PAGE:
Review of Bentonville: The Final Battle of Sherman and Johnston, by Nathaniel C. Hughes, Jr.

13 Dec

For many historians, the saga of the Army of Tennessee during the Civil War ended with the disastrous Nashville Campaign in late 1864. Unbelievably, 4,500 veterans of that army traveled to North Carolina to take part in a last-ditch effort to halt William T. Sherman’s Union onslaught through the Carolinas over three months later. Late historian Nathaniel C. Hughes, Jr., chronicled this effort with Bentonville, The Final Battle of Sherman and Johnston.

Hughes, who has written biographies of Confederate Generals Gideon Pillow and William Hardee and of the Battle of Belmont, provides a straightforward account of one of the last major battles of the Civil War that took place at Bentonville, North Carolina.  Wasting few pages and barely setting the stage, Hughes describes how Sherman’s left wing became isolated in its trek through North Carolina after his destructive march through South Carolina and allowed Confederate General Joseph E. Johnston, displaying a boldness he was not accustomed to exhibiting, the opportunity to strike it. Johnston, had gathered the remnants of the Army of Tennessee and combined it with other units from Georgia and the Carolinas to form an army charged with forcing back Sherman and preventing him from linking up with Grant to conquer Robert E. Lee’s army.

The battle opened on March 19, 1865 when portions of the Union left wing walked right into an ambush staged by Confederates and suffered devasting losses. Johnston’s men then attacked and inflicted additional casualties but stubborn stands from key Union units as well as some ineptitude by Confederate leaders, such as Braxton Bragg (again) prevented Confederate troops from securing a larger victory. When the day was over, the Federals had secured their position and the other Union wing was on its way. Once combined, the two wings would greatly outnumber Johnston’s force.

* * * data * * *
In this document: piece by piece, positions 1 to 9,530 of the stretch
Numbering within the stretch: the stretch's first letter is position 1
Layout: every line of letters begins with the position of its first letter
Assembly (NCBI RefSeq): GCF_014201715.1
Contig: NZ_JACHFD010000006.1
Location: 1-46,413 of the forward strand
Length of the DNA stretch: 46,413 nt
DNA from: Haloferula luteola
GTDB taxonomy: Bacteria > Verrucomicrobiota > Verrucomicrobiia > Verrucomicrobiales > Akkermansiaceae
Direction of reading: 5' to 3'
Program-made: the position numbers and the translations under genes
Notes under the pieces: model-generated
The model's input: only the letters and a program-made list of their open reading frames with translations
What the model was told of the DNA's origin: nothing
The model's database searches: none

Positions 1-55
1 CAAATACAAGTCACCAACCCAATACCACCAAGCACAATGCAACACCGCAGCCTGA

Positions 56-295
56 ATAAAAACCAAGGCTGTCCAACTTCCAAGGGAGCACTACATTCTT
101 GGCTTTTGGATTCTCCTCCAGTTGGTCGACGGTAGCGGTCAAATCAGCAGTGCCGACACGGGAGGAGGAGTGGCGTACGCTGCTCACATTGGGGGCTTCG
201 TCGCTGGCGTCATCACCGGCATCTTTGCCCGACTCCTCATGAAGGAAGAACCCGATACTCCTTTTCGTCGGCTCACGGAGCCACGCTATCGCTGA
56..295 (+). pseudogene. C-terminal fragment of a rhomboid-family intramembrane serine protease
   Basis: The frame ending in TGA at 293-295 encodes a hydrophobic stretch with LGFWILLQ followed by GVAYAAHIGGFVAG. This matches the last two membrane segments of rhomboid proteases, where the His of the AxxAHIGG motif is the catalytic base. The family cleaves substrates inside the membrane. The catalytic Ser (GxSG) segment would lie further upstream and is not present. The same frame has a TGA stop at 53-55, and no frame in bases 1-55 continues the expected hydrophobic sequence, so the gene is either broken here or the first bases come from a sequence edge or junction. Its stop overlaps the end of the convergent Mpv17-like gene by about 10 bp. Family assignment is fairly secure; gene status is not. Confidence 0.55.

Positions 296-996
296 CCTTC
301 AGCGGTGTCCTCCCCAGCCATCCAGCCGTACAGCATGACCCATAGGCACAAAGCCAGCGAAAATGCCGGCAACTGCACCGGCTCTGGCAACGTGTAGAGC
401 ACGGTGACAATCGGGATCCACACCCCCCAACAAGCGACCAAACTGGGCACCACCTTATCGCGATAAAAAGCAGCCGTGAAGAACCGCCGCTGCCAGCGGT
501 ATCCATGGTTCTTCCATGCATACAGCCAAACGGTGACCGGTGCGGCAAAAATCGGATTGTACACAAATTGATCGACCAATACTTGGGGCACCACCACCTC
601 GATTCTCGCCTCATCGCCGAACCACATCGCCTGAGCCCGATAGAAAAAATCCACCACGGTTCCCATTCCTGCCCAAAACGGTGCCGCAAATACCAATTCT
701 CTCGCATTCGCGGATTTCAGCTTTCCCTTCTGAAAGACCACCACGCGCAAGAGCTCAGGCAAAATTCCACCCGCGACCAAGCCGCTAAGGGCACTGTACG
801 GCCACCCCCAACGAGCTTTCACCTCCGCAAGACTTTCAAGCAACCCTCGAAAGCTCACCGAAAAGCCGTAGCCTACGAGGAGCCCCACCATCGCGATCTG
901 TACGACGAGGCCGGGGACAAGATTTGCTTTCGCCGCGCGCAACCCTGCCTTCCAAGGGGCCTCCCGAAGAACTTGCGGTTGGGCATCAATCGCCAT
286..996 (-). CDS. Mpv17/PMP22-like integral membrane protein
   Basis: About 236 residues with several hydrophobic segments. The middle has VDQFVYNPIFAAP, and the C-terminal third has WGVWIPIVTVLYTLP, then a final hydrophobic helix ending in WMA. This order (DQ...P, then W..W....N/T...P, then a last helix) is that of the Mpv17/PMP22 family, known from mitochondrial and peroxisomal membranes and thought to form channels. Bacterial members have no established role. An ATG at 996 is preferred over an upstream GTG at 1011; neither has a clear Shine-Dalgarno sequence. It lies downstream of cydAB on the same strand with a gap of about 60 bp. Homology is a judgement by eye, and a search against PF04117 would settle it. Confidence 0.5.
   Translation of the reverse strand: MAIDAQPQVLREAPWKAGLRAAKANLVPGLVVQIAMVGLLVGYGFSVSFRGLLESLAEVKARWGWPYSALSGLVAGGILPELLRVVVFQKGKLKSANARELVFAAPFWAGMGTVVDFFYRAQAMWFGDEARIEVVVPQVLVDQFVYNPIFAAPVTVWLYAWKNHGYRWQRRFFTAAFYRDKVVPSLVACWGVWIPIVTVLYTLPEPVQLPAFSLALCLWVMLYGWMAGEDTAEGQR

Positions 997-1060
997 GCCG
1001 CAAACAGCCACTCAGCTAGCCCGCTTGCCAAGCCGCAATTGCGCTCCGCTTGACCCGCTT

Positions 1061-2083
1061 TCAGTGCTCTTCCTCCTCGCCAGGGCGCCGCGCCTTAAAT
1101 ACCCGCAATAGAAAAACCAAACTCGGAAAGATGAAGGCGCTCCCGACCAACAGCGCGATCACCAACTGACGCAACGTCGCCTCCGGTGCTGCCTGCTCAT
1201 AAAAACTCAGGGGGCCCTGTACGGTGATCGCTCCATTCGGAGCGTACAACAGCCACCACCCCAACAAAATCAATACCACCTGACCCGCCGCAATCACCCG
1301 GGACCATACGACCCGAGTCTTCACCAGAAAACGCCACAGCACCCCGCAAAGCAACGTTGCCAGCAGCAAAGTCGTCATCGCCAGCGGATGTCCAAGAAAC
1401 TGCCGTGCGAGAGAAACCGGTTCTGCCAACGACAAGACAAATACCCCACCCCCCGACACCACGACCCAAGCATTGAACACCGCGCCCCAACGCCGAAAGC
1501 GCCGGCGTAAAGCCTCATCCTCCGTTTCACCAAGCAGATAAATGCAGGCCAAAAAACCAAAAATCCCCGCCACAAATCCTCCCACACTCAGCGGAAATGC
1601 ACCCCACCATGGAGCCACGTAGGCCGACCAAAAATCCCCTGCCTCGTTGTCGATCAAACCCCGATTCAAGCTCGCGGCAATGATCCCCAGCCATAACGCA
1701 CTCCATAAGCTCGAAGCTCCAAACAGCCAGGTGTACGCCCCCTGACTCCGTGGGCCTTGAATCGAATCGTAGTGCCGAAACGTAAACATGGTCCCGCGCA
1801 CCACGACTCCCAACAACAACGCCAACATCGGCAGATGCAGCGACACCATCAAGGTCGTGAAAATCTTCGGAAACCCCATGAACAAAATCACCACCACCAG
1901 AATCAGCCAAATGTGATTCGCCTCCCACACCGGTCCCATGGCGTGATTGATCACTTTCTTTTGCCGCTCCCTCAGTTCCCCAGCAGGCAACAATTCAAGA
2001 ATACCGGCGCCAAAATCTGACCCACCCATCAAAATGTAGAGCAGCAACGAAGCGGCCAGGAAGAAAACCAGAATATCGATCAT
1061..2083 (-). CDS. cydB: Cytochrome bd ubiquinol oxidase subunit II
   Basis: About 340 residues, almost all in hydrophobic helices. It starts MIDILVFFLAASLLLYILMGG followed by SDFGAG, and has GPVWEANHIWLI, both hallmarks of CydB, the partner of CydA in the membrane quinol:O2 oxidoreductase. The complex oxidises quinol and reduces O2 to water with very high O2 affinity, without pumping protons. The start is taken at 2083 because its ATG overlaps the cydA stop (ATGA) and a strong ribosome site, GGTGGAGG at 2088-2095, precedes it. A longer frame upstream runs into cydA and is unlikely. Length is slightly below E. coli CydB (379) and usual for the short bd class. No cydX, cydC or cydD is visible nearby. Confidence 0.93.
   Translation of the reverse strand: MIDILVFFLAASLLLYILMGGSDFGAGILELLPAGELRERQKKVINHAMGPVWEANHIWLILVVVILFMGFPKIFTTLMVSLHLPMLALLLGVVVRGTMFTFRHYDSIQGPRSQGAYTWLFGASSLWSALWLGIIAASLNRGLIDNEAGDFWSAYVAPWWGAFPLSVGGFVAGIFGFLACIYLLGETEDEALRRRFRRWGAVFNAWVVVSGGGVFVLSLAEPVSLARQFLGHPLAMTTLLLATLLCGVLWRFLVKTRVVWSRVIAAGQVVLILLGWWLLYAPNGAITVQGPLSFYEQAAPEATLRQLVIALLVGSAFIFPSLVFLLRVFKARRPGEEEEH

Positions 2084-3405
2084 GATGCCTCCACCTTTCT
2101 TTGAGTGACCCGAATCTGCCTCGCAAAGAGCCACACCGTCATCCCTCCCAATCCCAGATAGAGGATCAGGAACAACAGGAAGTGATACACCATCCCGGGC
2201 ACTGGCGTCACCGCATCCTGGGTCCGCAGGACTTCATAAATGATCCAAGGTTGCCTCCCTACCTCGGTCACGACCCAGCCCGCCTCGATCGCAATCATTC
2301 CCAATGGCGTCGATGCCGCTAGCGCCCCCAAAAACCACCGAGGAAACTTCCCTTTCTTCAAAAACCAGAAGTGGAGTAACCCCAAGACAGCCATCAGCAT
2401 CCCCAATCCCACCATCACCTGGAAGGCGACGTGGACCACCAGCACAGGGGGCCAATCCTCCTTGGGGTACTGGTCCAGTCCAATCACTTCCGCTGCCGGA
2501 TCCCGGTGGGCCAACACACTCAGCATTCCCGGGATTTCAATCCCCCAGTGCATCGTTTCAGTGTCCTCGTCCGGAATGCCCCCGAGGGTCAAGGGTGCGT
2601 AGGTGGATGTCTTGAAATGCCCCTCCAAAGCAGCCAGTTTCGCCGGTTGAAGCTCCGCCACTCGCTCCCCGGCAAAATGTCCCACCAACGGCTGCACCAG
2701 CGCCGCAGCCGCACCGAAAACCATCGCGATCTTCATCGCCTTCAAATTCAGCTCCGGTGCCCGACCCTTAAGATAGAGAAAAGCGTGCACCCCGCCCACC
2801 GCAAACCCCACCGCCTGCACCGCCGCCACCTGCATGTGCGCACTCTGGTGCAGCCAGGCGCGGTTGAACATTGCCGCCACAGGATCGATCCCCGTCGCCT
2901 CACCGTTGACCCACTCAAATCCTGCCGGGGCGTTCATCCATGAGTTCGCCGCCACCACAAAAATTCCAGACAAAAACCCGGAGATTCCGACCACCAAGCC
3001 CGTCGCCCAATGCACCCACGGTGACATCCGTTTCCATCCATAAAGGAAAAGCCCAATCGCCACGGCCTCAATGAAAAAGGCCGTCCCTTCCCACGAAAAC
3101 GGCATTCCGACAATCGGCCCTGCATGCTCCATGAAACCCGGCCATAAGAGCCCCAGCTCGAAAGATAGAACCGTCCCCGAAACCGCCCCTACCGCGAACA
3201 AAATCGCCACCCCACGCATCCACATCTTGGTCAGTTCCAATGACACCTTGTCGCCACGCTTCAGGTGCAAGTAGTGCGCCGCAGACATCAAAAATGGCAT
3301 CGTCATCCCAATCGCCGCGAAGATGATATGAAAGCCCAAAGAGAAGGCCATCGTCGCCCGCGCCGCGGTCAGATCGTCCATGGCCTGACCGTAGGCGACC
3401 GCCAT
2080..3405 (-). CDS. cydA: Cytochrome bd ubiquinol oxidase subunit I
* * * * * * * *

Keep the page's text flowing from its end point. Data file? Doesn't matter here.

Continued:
Interestingly enough, when the other wing arrived, Sherman hoped Johnston would simply fall back and not offer additional battle as he had so often when the two squared off in the campaign for Atlanta. Sherman held the upper hand and simply did not want to risk a large battle. Johnston kept this army in the field, however, and additional fighting took place on March 21 in which gallant Confederate counterattacks were necessary to save Johnston’s force from complete annihilation. Johnston eventually slipped away, and Sherman let him go. Johnston soon wrote Lee that he would not be able to hold off Sherman with his small force. Both he and Lee would surrender their armies less than a month later.

Bentonville adequately describes the battle, with Hughes using each chapter to chronicle the battle from one of the side’s perspectives. There are not enough maps to follow the action and left these readers sometimes confused about how things were unfolding on the landscape. Hughes also needed to spend more time setting the stage. We both still wonder how not only logistically but emotionally did those 4,500 beaten troops stationed in Tupelo, Mississippi, make the journey to continue to fight on in what had to be seen as an absolute losing cause.  At the very least, it would seem more men were disillusioned with their leadership after a series of devastating defeats. More time could have also been spent on Johnston’s decision to attack. Completely out of character with everything he exhibited on numerous other occasions throughout the war, this remarkable change in strategy seemed to deserve more thorough explanation.

Hughes ends the book describing Bentonville from the Confederate perspective as “brave, bold, and sad” and says the battle was a metaphor for the Confederacy itself, “bright hopes drowned in dark swamp water.” Strong words indeed for a forgotten fight that deserves more attention.


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